Note published on May 18 in El Economista, Capital Humano [Human Capital] Section by Gerardo Hernández.
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Appeals against the new subcontracting regime argue violations to constitutional mandates, such as the freedom to engage in the activity that best suits one’s interests, as long as it is lawful, and international conventions.
Faced with the reforms that closed the door on subcontracting based on the provision of personnel, some companies have started filing amparo suits against the package of amendments to eight pieces of legislation that came into force on April 24 of this year and seeks to regulate third-party personnel provision for specialized works and services.
The deadline for filing amparo suits against the reform is May 24. Companies that have opted for this legal defense have argued the unconstitutionality of several legal changes and the breach of international agreements.
The reform established a new regulation for contracting specialized works or services, including a registry of contractors. However, it prohibited the activity of personnel provision; that is, when a company places its workers at the service of another company for the benefit of the latter.
According to specialists, there are criteria to challenge the new subcontracting regime in court, on the grounds that it prohibits an economic activity and that it limits the country’s competitiveness.
In the opinion of Ricardo Martínez Rojas, partner of the D&M Abogados Firm, prohibiting personnel subcontracting goes against several constitutional mandates, in particular, the freedom to engage in any activity, as long as it is lawful.
Additionally, he explained that the new regulation violates the constitutional obligation of the State to establish the bases for the country’s competitiveness and looking out for the best interests of the social, private and public sectors.
“There are, indeed, serious violations, particularly in the case of companies that provide personnel outsourcing; they are the hardest hit”, stated the labor lawyer.
Along the same lines, Martínez Rojas considered that the cancellation of personnel supply contracts, a process that some companies will have to carry out in order to regularize themselves, gives a retroactive effect to the reform, and this is prohibited in the Constitution.
Amparo suits against the reform have been the subject of debate since before the reform was promulgated. Even though the amendments to the subcontracting regime were the product or an agreement between the government, business leaders and workers’ representatives, organizations have a right to legal defense.
“We know that amparo suits will be filed individually by companies; therefore, the fact that businessmen and unions were in agreement with the reform does not limit or restrict the right of companies to challenge the terms of the reform”, said Luis Ruiz, a partner at Hogan Lovells.
For Carlos Ferrán, director of the Ferrán Martínez Abogados Firm, the appeal against some of the terms of the reform constitutes a live debate among the academic community and it could be discussed in greater detail.
“There is an interesting academic discussion about the San José Pact, ILO Convention 88 and certain articles of the Constitution, such as Article 25, which imposes on the State the obligation of protecting and encouraging economic activity and, additionally, it must be taken into account that harmful practices are not exclusive of subcontracting; the academic discussion goes along these lines”, explained Carlos Ferrán, who is also Coordinator of the Committee on Labor Law of the National Compliance Commission (Canacom).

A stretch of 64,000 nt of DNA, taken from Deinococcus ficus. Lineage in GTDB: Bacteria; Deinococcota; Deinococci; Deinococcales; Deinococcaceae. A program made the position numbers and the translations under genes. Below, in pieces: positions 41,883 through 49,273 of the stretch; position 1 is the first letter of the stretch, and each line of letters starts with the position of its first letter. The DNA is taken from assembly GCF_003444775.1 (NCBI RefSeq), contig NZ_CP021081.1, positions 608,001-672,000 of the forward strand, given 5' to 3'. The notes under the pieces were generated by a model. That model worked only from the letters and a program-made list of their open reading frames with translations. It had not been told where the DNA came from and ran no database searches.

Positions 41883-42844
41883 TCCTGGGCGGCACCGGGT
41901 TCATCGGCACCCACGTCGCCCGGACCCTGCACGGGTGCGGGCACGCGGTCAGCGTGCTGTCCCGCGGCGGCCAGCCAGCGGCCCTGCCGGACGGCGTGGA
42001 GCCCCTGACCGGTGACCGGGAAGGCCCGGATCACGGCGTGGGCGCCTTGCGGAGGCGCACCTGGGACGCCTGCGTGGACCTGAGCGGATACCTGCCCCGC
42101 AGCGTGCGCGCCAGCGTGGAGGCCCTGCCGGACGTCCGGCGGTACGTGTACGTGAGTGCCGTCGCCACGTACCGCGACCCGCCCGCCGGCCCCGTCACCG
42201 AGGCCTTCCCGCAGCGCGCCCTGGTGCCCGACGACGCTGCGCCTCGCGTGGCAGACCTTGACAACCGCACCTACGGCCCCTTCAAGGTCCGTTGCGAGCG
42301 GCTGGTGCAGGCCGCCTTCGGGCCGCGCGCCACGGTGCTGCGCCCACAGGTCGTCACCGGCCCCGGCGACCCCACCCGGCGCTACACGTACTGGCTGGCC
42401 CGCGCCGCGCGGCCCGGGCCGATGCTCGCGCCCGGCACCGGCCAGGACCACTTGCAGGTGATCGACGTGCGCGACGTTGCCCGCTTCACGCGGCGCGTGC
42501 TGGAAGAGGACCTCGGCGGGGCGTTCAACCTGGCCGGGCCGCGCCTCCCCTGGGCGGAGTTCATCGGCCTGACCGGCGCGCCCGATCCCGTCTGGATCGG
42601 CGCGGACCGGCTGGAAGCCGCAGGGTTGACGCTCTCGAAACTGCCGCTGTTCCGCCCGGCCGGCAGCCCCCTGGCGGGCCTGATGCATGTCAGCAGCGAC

He pointed out that the discussion on challenges revolves around international treaties, some articles of the Constitution and feelings of unconventionality in the statement of reasons of the reform.
What does the Constitution say?
Among the points made by legal defenses against the reform on subcontracting, we find the possible violation of Constitutional Articles 5, 14 and 25. These articles establish:
- Article 5 refers to the freedom that every person has to engage in the profession, industry, commerce or work that best suits his needs, as long as it is lawful. The exercise of this freedom can only be limited by judicial pronouncement when the rights of others are infringed upon.
- Article 14 establishes that “no law shall be given a retroactive effect to the detriment of any person.”
- Article 25 imposes on the State the obligation of leading the development of the nation, strengthening sovereignty and democracy and, through competitiveness, fostering economic growth, employment and a fair distribution of income and wealth, guaranteeing the full exercise of the freedom and dignity of the people.
Héctor Márquez Pitol, president of the Mexican Association of Human Capital Companies (Amech), acknowledged that the legal amendments in this matter pose a complete turnaround for companies that engage in third-party personnel provision. And even though the amparo suits are an alternative, they would not fully solve the amendments in tax matters, which would complicate the operation of the companies that win a permanent injunction.
“The amparo may be filed both by the outsourcing supplier and by the client. But the issue is that invoices will cease to be deductible as of August 1, which is definitively a problem for a company. One could not remain in that situation in which they are not deductible”, he said during a Holmes HR forum.
In this vein, the representative of third-party personnel provision companies considered that the best thing to do is to adapt to the new legislation, understanding that personnel subcontracting has been forbidden and that there are ways to transition into the new regime. “My recommendation is to always comply with the law, and even more so because this is not a situation that is impossible”; he stated.